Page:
People Will Never Forget How You Made Them Feel

“I’ve learned that people will forget what you said, people will forget what you did, but people will never forget how you made them feel.” Maya Angelou

The passing of Maya Angelou has unearthed many of her greatest poems and expressions and has allowed us to treasure her words again.  I have not read all of them, but I will be surprised if I find ones that resonates more with me than the above quotation.  Two days ago, I wrote about buckets, and our filing and emptying them, and this quotation by Ms. Angelou seems to marry perfectly with that theme.

Words, as much as I enjoy them, are almost as ethereal as the air into which they meld once we start speaking.  They can be powerful motivators, and they can crush spirits.  Maturity and experience have taught me that words have the power to uplift and to denigrate: the old expression, “sticks and stones may break my bones, but words will never hurt me,” just is not true. Words form and change boarders, topple governments, create movements, and alter lives, some for the better, some for the worst.  Most of us have favorite words from poems, from literature, from favorite television shows, and from family members and lovers.  We recite the words, enjoying their sounds and the music that they make in our lives.  Yes, words, as ethereal as they can be, can be powerful, transforming, and, even, memorable.

Actions, as much as I enjoy partaking in them, can become a part of a kind of muscle memory when done frequently or be lost if done infrequently.  As the Red Sox honor the 2004 World Series Team, dozens of exhilarating actions from that season play in my mind—spectacular catches, momentous hits, precise pitches—and I remember them with joy.  I also remember mine own actions fondly: running the marathon to raise funds for notable charities, cycling across country to raise funds and awareness for protective nets, teaching a favorite poem or Shakespeare play, diving into the ocean in January, singing in the choir, walking down the aisle with my bride, holding my child in my arms.  These are actions that play in my mind on a continual loop and evoke a smile.  These won’t soon, if ever, be forgotten.

When interacting with people, however, as Maya Angelou opines, how you make someone feel is the most memorable, unforgettable act: not our words, not our actions, but our impact best remains.  We may have used words and actions for that impact, and, as we know, memory attaches itself to strong emotions, so how we have left a person is what will be best remembered. The words fade, the actions disappear, but the feelings remain and indelibly mark a person’s heart.  Choose carefully, choose wisely, your words and your actions, because they will determine how people will feel about you.  And that feeling will shape your relationships.  



2 responses to “People Will Never Forget How You Made Them Feel

  1. What a wonderful quote from Miss Angelou. I try to embrace this mantra every day with my kids. Another quote by Peggy O’Mara sums it up “Be Careful how you speak to your children, one day it will become their inner voice.” Words are very powerful. I am not perfect. Some days I am a better mom than others, but at the end of the day, I go back to how did I make them feel? Do they know they are loved? Do they feel secure and cared for? I can answer yes. Now outside the family circle…now here the world has work to do. I cherish Maya Angelou’s words as well. We can all benefit from paying attention to how we make others feel. Each and every person we come in contact with, is an opportunity.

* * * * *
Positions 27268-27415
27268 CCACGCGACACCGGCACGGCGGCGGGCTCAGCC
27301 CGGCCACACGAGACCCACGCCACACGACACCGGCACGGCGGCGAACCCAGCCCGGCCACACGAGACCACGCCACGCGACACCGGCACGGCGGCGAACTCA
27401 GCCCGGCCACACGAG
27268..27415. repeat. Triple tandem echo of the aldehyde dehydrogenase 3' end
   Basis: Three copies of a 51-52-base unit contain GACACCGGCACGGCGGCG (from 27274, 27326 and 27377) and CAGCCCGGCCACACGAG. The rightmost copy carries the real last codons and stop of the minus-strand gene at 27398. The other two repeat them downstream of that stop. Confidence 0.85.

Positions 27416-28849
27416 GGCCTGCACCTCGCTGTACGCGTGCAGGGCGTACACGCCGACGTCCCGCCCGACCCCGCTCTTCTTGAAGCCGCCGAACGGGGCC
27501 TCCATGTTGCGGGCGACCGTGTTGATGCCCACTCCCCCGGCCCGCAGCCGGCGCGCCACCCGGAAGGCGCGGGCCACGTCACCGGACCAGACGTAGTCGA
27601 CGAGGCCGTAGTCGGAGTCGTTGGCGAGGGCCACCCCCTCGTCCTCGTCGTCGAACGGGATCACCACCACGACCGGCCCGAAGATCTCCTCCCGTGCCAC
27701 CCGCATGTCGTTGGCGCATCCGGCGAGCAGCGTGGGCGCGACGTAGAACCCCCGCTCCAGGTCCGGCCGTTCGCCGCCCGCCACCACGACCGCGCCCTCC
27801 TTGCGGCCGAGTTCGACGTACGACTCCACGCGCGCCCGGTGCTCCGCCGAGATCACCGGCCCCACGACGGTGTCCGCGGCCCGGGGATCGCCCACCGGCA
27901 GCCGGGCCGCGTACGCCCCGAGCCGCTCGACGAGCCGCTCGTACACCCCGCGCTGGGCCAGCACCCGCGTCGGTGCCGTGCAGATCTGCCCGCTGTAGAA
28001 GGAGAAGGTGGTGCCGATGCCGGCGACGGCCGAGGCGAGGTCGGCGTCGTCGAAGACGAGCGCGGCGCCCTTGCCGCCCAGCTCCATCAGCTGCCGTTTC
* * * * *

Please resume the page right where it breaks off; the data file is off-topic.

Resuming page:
• 30 May 2014

      Dear Friends,

      I love rereading Maya Angelou’s works this week, and I know that you are as well: my wife picked up Caged Bird, as did her Aunt Rosy. I am dabbling in the poetry and was reintroduced to this great one.

      I’m writing about her words and hope you have occasion to read my blog:



      When Great Trees Fall

      When great trees fall,
      rocks on distant hills shudder,
      lions hunker down
      in tall grasses,
      and even elephants
      lumber after safety.

      When great trees fall
      in forests,
      small things recoil into silence,
      their senses
      eroded beyond fear.

      When great souls die,
      the air around us becomes
      light, rare, sterile.
      We breathe, briefly.
      Our eyes, briefly,
      see with
      a hurtful clarity.
      Our memory, suddenly sharpened,
      gnaws on kind words
      promised walks
      never taken.

      Great souls die and
      our reality, bound to
      them, takes leave of us.
      Our souls,
      dependent upon their
      now shrink, wizened.
      Our minds, formed
      and informed by their
      fall away.
      We are not so much maddened
      as reduced to the unutterable ignorance
      of dark, cold

      And when great souls die,
      after a period peace blooms,
      slowly and always
      irregularly. Spaces fill
      with a kind of
      soothing electric vibration.
      Our senses, restored, never
      to be the same, whisper to us.
      They existed. They existed.
      We can be. Be and be
      better. For they existed.

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